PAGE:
By Bryan Caplan
If you want to publish obvious results, it really helps to scan some brains first. Case in point: “This is Your Brain on Politics,” an op-ed in Sunday’s NYT:
In anticipation of the 2008 presidential election, we used functional magnetic resonance imaging to watch the brains of a group of swing voters as they responded to the leading presidential candidates. Our results reveal some voter impressions on which this election may well turn.
Voter impressions on which this election may well turn include the shocking findings that:
1. Voters sense both peril and promise in party brands.
2. Emotions about Hillary Clinton are mixed.
Admittedly, there’s more to this study than platitudes. It also has leaps of faith, like “The gender gap may be closing.” Evidence?
In recent presidential elections, Democrats have done better with female voters, while Republicans have appealed more to men. So far this time, male swing voters seem to be looking more closely at the Democrats. After viewing all the candidate videos, our male subjects, when viewing still photos of the Democrats, showed significantly higher activity in the medial orbital prefrontal cortex, an area that is activated by rewarding stimuli, than they did while looking at pictures of the Republicans.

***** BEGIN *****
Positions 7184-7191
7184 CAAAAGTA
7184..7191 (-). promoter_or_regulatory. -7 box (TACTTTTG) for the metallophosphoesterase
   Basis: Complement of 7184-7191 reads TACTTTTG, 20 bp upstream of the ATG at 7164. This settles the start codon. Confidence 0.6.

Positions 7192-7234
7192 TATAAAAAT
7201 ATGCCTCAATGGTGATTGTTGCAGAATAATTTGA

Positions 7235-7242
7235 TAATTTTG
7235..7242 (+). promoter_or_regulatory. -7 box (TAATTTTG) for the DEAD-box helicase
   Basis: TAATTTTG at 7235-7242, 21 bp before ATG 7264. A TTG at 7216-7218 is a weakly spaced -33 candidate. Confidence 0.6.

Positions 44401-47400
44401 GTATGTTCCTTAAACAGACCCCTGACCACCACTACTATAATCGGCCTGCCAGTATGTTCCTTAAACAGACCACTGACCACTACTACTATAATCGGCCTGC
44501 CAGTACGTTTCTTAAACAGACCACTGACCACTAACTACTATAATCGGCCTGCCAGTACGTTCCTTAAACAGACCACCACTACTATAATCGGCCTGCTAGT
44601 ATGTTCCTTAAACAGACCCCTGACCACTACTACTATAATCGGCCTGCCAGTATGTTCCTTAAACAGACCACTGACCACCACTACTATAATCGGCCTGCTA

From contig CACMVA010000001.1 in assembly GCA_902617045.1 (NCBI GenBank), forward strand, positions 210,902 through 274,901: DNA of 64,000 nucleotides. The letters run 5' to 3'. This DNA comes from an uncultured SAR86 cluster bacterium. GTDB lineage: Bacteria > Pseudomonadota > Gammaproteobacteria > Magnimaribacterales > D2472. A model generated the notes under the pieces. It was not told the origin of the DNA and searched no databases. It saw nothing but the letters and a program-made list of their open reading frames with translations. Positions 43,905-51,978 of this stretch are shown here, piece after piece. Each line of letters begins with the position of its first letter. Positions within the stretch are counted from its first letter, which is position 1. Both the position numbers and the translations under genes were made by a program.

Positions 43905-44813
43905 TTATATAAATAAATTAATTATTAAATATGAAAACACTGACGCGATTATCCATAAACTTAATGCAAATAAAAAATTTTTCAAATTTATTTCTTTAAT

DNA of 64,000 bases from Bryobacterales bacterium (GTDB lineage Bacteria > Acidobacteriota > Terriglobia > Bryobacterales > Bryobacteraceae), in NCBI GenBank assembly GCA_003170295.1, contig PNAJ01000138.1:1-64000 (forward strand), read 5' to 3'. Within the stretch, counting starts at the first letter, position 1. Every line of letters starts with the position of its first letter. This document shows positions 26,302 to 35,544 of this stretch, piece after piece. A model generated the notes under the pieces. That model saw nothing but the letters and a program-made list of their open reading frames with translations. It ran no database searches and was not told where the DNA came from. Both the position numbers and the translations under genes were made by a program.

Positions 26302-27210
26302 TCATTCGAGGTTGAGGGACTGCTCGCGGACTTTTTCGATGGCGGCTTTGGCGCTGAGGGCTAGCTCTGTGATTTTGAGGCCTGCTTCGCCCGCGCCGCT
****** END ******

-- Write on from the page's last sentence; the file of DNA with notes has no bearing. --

Women did not display such a one-party skew, but rather tended to react to individual candidates. So the traditional gender pattern of party preference may not be as prominent this year, particularly among men, and that may be good news for Democrats.
In 2004, men were 4 percentage-points more supportive of Bush than women. Do these brain scans make anyone want to bet at even odds that the gender gap will be 2 percentage-points or less in 2008?
Bottom line: Just because brain researchers have some colorful pictures doesn’t mean they’ve advanced beyond common sense, much less traditional public opinion research.